Rare Jerusalem zoo tigress eats her cubs
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Rare Jerusalem zoo tigress eats her cubs

Mother from endangered Sumatran breed turns on offspring; stress may be to blame

Lazar Berman is a former breaking news editor at The Times of Israel.

One of the Sumatran tiger cubs that was born in the Jerusalem Biblical Zoo. (photo credit: Courtesy Jerusalem Biblical Zoo)
One of the Sumatran tiger cubs that was born in the Jerusalem Biblical Zoo. (photo credit: Courtesy Jerusalem Biblical Zoo)

Experts at the Jerusalem Biblical Zoo were shocked on Friday to discover that their rare Sumatran tigress Chana had eaten her two five-week-old cubs.

After giving birth on November 17, Chana seemed to be caring for her youngsters, allowing zookeepers to sit back and watch via closed-circuit video cameras positioned in her den.

Zoo staff had planned on entering the enclosure for the first time on Monday to perform a check-up on the twins, and to give them vaccines, Haaretz reported. But on Friday, they could not find the cubs, and are certain they were eaten by their mother.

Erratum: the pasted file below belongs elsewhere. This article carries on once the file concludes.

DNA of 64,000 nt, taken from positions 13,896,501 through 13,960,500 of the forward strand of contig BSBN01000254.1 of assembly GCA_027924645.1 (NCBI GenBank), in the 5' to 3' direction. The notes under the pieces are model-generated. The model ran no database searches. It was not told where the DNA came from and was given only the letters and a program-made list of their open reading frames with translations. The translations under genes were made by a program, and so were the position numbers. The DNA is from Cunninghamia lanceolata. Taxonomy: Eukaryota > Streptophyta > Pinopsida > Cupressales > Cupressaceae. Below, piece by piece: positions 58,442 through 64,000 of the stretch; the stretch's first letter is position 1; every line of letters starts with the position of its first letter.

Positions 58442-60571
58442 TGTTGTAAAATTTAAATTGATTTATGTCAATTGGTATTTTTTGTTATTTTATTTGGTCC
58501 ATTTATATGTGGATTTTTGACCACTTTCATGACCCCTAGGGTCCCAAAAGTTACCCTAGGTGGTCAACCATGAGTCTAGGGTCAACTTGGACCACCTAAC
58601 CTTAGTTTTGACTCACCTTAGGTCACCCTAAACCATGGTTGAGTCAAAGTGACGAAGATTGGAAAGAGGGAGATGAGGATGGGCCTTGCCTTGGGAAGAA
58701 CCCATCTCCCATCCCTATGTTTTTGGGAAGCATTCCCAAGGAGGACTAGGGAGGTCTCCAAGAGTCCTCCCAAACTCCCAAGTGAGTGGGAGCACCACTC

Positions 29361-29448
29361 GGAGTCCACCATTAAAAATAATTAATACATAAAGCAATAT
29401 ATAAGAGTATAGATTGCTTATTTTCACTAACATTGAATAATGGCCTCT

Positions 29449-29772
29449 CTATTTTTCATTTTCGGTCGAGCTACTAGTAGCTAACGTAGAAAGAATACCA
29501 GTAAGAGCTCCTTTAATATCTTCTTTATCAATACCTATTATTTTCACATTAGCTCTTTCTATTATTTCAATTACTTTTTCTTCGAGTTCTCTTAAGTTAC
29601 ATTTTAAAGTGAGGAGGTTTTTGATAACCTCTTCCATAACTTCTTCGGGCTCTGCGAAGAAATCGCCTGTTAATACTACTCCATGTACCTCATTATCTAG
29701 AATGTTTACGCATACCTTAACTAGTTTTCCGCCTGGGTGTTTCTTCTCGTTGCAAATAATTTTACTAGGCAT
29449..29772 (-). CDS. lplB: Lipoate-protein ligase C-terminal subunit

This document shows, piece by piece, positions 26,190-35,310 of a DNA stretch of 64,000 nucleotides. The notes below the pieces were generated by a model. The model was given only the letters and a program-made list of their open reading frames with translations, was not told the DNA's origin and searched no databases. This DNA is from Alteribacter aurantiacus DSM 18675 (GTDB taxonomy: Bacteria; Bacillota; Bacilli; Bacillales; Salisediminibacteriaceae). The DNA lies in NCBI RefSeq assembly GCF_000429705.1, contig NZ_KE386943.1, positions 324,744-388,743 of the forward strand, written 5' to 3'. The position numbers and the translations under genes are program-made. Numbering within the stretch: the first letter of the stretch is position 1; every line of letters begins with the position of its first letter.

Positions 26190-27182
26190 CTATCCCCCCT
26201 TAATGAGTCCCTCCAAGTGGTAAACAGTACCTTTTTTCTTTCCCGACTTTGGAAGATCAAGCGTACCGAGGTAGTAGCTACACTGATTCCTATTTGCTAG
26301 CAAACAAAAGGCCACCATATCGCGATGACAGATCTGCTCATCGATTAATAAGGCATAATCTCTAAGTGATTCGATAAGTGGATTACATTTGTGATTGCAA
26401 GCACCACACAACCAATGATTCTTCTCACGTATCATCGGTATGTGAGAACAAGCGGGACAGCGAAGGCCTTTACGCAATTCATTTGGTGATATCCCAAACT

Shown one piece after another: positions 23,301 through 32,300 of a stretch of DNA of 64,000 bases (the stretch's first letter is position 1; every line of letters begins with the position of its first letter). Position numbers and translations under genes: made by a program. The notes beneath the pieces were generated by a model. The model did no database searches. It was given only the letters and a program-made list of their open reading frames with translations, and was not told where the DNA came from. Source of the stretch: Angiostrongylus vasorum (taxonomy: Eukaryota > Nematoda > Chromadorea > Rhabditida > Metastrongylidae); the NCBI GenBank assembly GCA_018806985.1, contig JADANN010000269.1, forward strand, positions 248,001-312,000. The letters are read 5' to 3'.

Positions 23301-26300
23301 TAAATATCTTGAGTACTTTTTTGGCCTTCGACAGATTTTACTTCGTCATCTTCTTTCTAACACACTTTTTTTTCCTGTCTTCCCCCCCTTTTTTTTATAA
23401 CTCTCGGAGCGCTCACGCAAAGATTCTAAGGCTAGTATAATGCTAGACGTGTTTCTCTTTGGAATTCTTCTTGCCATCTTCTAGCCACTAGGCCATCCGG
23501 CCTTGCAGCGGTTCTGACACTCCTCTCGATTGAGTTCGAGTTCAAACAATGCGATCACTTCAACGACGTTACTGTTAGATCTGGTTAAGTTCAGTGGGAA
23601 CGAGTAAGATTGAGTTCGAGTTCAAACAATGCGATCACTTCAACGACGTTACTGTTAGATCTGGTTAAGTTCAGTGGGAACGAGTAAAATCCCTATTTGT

There are believed to be fewer than 700 Sumatran tigers left in the world.

Chana gave birth after a successful courtship with a male tiger named Avigdor. It was her fourth litter at the zoo. Two previous sets of cubs died shortly after birth, and following her third litter in 2009, she abandoned her cub. Zookeepers managed to save the cub, and named him Sylvester. When he was a year old, Sylvester was transferred to a zoo in France.

Three tigers were born this time, but one was too frail to survive.

Tigers in both captivity and the wild are known to eat their cubs for a variety of reasons, including stress, lack of food, and a desire to mate.

“This is disappointing and very, very sad,” zoo veterinarian and zoological manager Nili Avnei Magen told Haaretz. “This was a complete surprise. We truly thought we were beyond this and that she was on the right path, and we had already planned the next stage. We will learn the lessons. It could be that this is connected to the behavior of the male.”

The public was to get their first view of the cubs when they were to be released to an open area of the tiger exhibit early next year.

Chana and her brother Oz, who recently sired cubs in New Zealand, were born in the Ramat Gan Safari before being sent out to the other zoos to breed.

Stuart Winer contributed to this report. 

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